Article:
January 8, 2016 08:33 AM

Crucial support has emerged in the efforts to invalidate the new Department of Labor (DoL) rules that trigger overtime pay obligations for home care aide services. An “amicus curiae” brief has been filed by a collaborative of states along with a second brief submitted by two national disability rights organizations urging the U.S. Supreme Court to hear the lawsuit brought by the National Association for Home Care & Hospice (NAHC) and other home care associations challenging the validity of the new DoL rules affecting the “companionship services” and “live-in domestic services” exemptions under the Fair Labor Standards Act (FLSA). These supporting briefs are important in that the Supreme Court decides to hear cases on the basis of whether the issues presented have significant public importance.

The state brief explains that the new rules have great impact on the public health program, Medicaid, and the states that fund that program. The brief from the disability rights groups focuses on the negative impact on persons with disabilities caused by the rules that increase care costs, but do not require increased funding support.

The Attorney Generals from Kansas, Arizona, Arkansas, Georgia, Michigan, Nevada, North Dakota, Oklahoma, Texas, Utah, Wisconsin, and Wyoming joined together. Their brief argues that the new rules impose “a new and unforeseen unfunded liability on the States.” Further, the brief states that “the new rule both vastly expands the States’ financial liability for such programs and necessarily undermines their sovereignty without any statement—much less a ‘clear statement’—of congressional intent to impose such a result.”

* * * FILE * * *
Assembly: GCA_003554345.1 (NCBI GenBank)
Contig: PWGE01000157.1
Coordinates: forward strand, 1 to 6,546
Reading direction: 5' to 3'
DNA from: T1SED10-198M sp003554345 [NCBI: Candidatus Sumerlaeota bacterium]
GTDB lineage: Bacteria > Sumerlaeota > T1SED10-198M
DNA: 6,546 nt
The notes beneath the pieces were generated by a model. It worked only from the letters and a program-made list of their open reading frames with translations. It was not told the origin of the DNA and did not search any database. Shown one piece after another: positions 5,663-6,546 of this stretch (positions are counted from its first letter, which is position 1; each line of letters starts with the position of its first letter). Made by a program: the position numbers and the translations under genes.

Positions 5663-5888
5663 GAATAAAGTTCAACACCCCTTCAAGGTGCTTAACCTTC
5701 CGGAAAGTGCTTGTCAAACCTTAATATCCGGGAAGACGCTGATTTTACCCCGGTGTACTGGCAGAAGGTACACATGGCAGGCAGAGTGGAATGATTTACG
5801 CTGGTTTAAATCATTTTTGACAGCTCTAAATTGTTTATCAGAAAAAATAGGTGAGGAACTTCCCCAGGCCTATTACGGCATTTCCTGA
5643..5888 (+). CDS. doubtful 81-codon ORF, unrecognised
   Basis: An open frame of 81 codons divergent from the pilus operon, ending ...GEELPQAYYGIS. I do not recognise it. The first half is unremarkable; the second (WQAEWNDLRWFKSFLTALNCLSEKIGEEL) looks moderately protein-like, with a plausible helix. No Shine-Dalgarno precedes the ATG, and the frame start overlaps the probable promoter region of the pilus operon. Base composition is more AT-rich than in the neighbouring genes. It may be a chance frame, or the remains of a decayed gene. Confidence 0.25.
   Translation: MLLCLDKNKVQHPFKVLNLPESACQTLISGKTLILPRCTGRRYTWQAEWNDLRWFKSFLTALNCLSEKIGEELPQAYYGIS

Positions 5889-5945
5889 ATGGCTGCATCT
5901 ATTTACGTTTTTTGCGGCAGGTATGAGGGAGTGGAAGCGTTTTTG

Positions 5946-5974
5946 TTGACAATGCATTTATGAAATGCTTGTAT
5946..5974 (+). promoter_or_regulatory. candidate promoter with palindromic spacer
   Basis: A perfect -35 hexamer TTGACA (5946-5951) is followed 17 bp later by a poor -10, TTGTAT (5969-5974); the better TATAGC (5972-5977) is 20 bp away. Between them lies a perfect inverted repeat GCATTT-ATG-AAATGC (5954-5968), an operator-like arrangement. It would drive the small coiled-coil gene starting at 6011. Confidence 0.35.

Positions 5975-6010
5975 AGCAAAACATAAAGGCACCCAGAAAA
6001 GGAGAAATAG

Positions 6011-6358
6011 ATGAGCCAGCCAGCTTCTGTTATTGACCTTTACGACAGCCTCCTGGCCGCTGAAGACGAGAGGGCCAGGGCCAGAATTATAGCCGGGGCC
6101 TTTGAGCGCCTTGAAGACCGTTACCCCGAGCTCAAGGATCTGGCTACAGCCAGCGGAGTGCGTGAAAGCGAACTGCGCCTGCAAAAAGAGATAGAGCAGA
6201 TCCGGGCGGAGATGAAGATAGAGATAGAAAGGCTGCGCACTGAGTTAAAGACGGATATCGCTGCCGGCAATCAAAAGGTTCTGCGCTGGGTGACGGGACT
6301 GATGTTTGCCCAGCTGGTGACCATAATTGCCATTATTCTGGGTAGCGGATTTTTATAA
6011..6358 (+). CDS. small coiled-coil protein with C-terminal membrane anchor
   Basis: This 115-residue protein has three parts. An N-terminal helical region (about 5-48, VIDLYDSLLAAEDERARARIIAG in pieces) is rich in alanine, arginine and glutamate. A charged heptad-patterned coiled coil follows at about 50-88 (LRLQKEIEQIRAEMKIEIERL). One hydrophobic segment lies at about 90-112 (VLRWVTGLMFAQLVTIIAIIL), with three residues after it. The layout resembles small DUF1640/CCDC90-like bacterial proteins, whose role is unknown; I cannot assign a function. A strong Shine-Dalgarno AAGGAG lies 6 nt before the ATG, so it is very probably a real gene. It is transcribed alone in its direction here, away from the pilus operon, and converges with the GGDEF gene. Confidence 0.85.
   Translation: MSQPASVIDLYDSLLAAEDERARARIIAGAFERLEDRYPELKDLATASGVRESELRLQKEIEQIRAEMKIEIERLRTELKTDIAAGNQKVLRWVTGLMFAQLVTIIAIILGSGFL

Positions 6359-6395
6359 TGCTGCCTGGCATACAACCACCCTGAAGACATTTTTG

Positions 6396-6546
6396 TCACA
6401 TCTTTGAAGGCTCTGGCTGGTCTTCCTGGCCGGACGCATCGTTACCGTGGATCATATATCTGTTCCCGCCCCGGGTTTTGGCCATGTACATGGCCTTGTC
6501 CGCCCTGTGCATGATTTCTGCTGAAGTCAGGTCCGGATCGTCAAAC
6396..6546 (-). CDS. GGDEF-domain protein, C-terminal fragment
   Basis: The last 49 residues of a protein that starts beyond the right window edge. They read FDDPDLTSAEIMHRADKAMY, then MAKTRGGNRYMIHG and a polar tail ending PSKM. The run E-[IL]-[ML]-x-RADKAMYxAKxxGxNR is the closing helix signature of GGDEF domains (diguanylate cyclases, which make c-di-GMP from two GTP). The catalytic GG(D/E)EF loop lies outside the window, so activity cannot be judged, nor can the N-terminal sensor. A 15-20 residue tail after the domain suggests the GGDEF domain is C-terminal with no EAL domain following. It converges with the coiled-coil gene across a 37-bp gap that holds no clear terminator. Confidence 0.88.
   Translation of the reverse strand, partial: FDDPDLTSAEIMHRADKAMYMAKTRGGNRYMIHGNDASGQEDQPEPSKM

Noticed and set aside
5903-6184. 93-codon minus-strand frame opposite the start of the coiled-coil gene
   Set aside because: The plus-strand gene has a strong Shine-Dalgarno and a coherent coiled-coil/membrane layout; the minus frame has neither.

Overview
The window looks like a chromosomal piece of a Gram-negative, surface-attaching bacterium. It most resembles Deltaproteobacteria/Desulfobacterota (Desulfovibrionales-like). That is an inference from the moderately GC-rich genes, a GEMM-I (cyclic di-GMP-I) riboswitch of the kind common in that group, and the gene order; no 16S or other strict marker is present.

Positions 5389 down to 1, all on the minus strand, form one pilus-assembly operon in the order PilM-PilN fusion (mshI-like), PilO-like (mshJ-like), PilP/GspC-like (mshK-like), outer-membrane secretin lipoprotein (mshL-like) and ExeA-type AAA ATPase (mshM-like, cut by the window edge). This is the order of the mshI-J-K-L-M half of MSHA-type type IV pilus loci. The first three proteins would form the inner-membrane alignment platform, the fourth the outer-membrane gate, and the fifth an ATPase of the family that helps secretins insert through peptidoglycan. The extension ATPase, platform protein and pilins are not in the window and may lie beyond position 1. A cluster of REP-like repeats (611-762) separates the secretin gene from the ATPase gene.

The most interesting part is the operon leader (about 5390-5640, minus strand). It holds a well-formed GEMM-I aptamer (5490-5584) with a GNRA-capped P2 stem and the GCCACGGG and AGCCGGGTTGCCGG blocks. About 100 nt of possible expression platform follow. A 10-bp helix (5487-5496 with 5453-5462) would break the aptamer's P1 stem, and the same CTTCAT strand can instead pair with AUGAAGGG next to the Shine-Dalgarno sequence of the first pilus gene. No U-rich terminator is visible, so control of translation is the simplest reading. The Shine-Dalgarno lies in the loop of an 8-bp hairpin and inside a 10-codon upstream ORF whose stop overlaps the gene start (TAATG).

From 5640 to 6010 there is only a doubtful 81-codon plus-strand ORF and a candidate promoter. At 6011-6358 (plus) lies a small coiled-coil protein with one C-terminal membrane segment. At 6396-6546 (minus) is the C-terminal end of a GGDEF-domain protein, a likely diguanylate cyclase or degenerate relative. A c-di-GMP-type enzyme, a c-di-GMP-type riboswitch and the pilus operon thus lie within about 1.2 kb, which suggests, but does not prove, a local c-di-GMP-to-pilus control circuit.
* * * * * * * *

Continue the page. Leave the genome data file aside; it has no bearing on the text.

These Attorneys General explain that,

The Department’s new position will in fact harm many of the very people Congress intended to assist—the aged and infirm who can remain in their homes with support services (rather than being institutionalized). In Kansas alone, almost 25,000 individuals rely upon a Medicaid-funded program to provide the care they need to live independently. The new rule, however, may result in vastly increased expenses for Kansas and other Amici States, expenses that likely can be covered only by reducing the number of people the programs serve.